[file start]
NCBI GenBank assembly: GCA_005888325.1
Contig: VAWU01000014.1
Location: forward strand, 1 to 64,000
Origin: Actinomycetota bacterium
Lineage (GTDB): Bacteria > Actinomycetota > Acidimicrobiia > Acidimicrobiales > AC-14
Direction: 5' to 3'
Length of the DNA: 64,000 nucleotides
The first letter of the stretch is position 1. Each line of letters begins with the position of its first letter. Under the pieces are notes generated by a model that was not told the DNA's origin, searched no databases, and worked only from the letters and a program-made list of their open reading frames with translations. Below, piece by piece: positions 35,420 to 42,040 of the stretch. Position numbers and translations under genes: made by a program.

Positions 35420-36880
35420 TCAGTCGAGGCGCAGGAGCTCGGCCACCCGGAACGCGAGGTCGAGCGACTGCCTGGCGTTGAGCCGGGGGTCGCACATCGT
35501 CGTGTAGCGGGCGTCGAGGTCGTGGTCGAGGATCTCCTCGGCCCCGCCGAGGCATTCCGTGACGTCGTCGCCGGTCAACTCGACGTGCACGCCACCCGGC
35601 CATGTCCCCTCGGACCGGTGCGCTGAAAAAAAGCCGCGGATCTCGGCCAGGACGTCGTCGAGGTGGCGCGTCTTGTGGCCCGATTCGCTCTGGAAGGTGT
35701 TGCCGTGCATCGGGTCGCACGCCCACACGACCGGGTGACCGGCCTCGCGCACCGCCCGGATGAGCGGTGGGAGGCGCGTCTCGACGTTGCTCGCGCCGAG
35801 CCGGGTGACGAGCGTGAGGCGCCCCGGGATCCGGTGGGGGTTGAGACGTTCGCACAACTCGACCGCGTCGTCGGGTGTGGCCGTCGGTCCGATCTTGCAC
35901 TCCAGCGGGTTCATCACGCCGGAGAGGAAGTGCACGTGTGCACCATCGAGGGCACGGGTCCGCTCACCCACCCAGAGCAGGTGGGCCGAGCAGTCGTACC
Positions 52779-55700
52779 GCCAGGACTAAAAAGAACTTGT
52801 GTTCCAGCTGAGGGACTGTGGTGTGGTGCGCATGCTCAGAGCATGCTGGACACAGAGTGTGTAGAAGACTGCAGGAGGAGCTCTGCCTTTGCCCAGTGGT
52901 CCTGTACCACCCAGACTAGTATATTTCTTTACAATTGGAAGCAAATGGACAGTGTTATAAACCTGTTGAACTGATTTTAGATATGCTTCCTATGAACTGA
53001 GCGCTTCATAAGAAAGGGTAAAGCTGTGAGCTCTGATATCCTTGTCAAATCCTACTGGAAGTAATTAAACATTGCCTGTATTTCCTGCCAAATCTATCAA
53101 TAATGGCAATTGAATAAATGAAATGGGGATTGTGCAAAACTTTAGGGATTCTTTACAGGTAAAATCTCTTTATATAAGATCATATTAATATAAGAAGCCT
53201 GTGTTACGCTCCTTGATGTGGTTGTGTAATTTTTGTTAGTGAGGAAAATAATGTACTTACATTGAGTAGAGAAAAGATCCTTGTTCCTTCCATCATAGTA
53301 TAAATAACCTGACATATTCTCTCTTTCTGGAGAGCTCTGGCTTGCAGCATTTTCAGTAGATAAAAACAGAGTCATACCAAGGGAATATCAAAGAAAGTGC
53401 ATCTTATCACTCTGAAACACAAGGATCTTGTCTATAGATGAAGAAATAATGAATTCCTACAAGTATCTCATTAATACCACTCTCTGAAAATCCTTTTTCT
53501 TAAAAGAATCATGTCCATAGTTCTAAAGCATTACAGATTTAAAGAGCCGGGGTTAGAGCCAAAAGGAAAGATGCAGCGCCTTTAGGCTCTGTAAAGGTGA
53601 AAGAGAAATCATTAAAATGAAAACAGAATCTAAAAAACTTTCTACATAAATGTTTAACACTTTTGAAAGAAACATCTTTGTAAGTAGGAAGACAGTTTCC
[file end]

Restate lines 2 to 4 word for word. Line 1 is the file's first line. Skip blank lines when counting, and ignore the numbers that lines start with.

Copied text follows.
Contig: VAWU01000014.1
Location: forward strand, 1 to 64,000
Origin: Actinomycetota bacterium